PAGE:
Surround activity is completely minimal, which is possibly why the Region 1 release chose extras over the 5.1 mix. The only time I noticed surround usage was during a particularly disturbing scene (70:40) which slowly distorts the accompanying music into an all-consuming screeching noise, enveloping the listener from all directions. I do believe a Dolby Digital 2.0 surround encoded track could have achieved this just as effectively.

    I noted subwoofer activity only during scenes with a loud music score. As they say for dialogue heavy films like this, less is more.

Audio Ratings Summary
Dialogue
Audio Sync
Clicks/Pops/Dropouts
Surround Channel Use
Subwoofer
Overall

Extras

    A good selection of valid extras are available.

Menu

    The colourfully animated menus are 16x9 enhanced. Most are accompanied by a Dolby Digital 2.0 audio clip of music from tomandandy.

Featurette - Anatomy Of A Scene (26:05)

    Director Roger Avary and an assortment of other crew members present an interesting dissection of a very complex scene from the film.

Teaser Trailer (1:11)

    Presented in an aspect ratio of 1.33:1 with Dolby Digital 2.0 audio, this trailer is a tongue-in-cheek parody of the A Clockwork Orange theatrical trailer.

Theatrical Trailer (1:54)

    This is also presented in an aspect of 1.33:1, with Dolby Digital 2.0 audio. It gives a satisfactory taste of what the movie is like, without diving too deeply into its themes.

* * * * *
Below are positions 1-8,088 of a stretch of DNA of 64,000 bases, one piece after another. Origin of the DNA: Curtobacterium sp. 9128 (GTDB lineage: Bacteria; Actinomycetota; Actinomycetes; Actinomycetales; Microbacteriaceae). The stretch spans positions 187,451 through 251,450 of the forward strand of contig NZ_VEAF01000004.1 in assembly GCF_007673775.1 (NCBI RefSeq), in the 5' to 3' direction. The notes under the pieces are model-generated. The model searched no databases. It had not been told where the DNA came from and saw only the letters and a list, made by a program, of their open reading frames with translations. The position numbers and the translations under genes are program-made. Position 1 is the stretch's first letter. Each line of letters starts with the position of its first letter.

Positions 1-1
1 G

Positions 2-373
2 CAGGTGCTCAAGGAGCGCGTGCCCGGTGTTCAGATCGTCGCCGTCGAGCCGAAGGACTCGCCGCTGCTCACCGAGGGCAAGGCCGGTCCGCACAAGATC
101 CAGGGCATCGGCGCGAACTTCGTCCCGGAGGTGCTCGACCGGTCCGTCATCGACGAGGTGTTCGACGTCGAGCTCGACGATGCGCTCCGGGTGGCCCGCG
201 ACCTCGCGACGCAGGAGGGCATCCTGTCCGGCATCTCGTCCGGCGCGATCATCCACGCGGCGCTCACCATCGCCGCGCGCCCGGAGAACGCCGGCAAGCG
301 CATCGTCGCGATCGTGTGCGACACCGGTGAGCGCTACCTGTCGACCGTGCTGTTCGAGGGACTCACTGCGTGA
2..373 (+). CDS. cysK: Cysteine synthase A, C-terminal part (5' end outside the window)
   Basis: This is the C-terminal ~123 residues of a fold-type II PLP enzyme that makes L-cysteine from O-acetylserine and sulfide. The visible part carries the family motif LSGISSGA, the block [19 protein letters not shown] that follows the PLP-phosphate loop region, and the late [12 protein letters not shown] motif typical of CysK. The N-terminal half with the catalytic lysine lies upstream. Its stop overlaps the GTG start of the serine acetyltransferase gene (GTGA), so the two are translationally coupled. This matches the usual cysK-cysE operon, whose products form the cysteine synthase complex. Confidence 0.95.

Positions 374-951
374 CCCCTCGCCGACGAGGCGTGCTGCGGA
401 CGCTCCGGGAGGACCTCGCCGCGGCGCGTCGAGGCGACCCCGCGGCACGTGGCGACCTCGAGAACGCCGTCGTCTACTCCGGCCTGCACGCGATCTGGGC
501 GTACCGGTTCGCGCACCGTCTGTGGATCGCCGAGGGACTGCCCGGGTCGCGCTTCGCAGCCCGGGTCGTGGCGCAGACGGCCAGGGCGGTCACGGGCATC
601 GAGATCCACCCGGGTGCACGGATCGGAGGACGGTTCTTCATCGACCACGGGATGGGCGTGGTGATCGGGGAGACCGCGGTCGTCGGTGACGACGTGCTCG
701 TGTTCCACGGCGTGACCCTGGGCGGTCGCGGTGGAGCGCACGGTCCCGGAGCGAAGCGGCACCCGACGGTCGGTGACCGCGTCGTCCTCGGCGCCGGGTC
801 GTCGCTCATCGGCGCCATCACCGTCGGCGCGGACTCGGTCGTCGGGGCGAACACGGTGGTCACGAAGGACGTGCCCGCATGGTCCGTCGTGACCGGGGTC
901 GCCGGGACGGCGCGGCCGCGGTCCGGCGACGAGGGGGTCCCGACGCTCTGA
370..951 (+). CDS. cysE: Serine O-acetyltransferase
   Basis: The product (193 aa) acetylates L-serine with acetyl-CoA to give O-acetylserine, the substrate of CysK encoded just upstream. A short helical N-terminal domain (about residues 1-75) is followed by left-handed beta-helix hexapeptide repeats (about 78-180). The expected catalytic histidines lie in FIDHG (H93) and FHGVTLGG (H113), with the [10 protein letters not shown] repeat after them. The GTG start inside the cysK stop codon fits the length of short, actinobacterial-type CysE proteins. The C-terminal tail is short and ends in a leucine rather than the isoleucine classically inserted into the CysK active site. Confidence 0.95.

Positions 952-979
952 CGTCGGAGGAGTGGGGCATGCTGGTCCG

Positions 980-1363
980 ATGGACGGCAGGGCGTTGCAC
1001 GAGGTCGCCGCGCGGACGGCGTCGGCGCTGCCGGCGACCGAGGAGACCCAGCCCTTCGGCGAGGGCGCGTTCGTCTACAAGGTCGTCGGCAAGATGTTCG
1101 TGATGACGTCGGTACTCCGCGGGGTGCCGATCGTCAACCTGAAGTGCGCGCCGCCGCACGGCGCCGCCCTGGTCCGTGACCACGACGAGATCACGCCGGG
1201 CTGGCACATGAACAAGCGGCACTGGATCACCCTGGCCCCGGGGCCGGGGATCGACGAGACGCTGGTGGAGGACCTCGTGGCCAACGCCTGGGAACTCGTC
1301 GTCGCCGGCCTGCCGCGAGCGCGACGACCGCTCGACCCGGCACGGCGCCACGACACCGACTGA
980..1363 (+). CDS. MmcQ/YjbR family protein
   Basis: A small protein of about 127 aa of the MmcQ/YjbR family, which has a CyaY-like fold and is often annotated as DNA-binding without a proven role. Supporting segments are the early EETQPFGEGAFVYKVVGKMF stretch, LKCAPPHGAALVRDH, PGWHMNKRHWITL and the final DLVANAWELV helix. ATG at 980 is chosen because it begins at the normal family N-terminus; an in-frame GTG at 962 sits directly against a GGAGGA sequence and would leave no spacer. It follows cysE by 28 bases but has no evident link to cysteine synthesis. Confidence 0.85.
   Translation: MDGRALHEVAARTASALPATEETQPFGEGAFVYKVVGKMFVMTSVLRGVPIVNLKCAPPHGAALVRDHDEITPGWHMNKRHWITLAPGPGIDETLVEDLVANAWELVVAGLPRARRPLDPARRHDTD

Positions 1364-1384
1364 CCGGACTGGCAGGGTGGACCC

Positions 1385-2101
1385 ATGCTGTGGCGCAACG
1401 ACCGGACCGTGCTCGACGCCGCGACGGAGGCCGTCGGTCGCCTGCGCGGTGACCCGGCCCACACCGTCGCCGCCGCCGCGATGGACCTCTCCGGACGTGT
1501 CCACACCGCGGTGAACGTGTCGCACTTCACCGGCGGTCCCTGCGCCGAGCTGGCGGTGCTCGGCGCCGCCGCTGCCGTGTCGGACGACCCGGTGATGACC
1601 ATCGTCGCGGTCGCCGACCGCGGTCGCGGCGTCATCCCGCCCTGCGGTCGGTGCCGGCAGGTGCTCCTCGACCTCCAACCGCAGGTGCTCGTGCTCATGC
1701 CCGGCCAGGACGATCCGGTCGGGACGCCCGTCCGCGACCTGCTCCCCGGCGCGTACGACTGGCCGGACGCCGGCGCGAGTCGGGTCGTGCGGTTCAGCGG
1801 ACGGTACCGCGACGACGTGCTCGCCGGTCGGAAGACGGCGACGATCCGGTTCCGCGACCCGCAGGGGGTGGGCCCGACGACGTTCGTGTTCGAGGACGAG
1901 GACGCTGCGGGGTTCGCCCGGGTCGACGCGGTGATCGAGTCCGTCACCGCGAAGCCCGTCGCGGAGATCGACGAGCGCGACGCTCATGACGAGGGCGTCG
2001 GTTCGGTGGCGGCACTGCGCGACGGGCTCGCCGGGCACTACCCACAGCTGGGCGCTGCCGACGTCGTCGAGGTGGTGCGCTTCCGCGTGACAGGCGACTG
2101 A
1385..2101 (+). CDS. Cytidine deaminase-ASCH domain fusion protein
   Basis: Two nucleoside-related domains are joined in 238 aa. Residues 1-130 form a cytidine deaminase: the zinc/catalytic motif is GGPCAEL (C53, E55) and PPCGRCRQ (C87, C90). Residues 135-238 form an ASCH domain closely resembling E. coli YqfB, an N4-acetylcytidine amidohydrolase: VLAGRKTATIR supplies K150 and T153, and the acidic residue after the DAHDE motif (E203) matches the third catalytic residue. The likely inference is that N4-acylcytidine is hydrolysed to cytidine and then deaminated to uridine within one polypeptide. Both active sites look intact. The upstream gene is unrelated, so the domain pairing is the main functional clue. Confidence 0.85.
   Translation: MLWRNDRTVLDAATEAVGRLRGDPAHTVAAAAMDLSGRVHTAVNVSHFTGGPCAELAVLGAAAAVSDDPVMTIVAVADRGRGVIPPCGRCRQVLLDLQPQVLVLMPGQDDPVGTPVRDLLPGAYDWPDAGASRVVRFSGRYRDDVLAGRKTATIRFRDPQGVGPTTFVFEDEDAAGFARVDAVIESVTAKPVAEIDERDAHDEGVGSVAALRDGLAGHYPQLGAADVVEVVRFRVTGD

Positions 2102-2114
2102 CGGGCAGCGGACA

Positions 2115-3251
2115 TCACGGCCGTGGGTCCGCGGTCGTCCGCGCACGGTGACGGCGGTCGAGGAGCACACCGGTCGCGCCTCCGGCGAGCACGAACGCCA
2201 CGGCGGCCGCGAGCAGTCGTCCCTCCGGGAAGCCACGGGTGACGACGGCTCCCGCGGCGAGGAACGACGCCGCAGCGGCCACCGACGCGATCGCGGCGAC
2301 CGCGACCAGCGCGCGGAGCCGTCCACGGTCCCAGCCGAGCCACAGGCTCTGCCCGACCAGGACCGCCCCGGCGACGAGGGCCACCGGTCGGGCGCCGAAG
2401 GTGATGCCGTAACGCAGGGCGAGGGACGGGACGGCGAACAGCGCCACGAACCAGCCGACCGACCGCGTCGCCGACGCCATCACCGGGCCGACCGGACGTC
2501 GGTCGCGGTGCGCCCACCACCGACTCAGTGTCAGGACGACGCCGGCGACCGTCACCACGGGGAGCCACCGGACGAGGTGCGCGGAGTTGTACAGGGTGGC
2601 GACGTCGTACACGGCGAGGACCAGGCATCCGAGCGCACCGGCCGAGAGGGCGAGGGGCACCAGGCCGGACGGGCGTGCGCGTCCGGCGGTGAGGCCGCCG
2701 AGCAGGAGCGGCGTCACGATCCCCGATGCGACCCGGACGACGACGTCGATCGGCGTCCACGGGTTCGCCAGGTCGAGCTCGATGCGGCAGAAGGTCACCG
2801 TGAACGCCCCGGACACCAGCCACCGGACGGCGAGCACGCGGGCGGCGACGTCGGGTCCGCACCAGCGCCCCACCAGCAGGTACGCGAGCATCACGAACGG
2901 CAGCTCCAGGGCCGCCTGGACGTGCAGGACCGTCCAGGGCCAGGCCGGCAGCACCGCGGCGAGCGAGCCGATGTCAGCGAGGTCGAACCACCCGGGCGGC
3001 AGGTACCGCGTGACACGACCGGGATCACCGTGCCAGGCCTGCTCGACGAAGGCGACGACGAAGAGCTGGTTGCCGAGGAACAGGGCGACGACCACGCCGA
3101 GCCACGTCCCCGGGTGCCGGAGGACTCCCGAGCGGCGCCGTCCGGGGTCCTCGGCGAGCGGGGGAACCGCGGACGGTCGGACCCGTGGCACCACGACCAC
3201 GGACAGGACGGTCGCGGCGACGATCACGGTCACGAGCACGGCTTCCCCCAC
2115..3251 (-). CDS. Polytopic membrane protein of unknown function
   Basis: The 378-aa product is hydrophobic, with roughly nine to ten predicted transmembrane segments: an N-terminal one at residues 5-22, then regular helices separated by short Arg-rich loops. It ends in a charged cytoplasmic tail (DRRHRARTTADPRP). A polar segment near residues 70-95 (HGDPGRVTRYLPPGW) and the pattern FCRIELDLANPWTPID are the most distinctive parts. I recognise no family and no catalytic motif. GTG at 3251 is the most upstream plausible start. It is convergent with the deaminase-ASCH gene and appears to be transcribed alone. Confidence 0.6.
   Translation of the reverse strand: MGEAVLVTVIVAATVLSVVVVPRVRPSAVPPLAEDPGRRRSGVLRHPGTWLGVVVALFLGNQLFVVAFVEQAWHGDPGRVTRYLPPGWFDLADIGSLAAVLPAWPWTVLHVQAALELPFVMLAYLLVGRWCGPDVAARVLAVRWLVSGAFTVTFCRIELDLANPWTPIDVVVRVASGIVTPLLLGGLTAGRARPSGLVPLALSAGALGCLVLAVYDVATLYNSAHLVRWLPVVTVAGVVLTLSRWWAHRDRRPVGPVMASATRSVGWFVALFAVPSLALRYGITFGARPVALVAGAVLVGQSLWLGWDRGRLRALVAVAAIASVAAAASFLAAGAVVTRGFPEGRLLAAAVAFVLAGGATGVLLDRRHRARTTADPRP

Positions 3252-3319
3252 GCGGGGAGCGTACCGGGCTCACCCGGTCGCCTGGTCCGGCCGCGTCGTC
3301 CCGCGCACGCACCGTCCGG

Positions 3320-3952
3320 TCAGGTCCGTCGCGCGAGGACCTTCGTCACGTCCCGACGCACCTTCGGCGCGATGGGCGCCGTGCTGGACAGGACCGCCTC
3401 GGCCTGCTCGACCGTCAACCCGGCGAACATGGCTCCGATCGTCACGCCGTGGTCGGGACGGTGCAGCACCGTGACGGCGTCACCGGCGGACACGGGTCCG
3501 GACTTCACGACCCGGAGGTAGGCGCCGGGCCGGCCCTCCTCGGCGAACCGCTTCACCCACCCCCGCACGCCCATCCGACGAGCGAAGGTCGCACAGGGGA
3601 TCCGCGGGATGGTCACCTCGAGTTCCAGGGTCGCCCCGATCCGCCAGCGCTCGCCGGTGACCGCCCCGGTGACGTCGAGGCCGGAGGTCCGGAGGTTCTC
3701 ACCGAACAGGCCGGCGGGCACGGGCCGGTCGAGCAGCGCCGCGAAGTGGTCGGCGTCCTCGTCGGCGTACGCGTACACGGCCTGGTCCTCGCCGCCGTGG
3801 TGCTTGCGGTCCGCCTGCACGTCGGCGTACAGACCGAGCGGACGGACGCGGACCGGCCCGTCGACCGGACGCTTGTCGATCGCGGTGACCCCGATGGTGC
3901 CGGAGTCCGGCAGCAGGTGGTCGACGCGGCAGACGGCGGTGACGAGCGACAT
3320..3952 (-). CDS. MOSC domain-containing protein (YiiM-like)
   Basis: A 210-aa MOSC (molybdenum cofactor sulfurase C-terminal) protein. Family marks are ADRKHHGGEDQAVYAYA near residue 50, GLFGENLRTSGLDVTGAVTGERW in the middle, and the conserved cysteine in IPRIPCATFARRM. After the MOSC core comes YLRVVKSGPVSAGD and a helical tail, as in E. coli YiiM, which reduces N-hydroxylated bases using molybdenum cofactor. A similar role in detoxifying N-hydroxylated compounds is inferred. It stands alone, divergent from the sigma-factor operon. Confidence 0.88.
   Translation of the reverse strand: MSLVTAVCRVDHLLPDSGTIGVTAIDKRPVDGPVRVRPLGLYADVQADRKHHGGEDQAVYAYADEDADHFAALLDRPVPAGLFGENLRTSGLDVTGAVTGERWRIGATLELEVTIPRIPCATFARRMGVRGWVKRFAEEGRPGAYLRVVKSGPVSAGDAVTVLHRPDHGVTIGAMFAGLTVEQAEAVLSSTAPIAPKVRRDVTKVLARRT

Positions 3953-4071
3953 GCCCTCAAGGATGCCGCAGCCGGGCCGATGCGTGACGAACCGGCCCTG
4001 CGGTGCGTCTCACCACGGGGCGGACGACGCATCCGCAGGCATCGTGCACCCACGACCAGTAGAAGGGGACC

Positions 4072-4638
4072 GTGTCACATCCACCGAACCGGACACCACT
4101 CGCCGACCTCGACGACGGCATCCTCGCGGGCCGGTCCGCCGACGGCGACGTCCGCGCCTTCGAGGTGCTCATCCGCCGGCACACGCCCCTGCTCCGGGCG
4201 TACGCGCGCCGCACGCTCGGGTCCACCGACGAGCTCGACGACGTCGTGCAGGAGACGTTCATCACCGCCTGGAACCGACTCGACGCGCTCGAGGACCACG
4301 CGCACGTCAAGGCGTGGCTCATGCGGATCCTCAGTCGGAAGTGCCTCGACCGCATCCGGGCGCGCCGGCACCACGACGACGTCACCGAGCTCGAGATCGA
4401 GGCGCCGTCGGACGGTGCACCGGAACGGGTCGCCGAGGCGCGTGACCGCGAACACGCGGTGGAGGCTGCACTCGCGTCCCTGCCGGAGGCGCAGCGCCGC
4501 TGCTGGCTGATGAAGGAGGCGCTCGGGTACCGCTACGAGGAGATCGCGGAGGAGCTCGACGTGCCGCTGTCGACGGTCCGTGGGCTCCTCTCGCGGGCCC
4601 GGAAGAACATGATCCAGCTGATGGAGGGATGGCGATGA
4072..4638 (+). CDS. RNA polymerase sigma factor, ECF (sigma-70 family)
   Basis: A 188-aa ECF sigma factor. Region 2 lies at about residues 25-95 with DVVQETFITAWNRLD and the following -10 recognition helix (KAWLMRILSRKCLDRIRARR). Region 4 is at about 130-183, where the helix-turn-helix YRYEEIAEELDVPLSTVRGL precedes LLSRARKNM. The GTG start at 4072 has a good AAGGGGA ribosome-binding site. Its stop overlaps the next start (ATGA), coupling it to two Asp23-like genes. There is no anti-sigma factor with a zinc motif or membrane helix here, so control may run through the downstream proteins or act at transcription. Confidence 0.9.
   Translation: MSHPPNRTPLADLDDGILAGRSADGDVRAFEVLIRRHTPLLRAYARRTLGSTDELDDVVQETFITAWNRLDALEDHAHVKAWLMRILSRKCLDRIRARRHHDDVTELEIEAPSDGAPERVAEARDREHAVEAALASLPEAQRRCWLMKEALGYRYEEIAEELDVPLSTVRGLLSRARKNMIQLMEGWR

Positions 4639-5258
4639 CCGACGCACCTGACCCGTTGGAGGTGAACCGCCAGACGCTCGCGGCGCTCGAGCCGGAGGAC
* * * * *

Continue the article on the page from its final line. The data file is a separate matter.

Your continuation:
Audio Commentary - Shannyn Sossamon (Actor), Theresa Wayman (Actor), Kip Pardue (Actor), Clifton Collins, Jr. (Actor).

    Amazing revelations in this commentary track don't extend beyond the usual "this was my first day of filming" or "I had to retake this scene so many times". There is no interaction between the actors, although they sometimes finish each others' sentences via clever editing. Uncomfortable silences abound. Definitely not the kind of commentary you would listen to more than once.

Audio Commentary - Sharon Seymour (Production Designer), Ian Somerhalder (Actor), Russell Sams (Actor), Ron Jeremy (Himself).

    We get a little insight into the making of the film from the production designer, including the various locations that were used and some related stories. There are some very long, tedious pauses here. Actors Ian Somerhalder and Russell Sams were recorded together and deliver many entertaining tales related to the film. Porn star Ron Jeremy talks briefly about his friendship with Roger Avary and the appearances he has made in most of the director's films.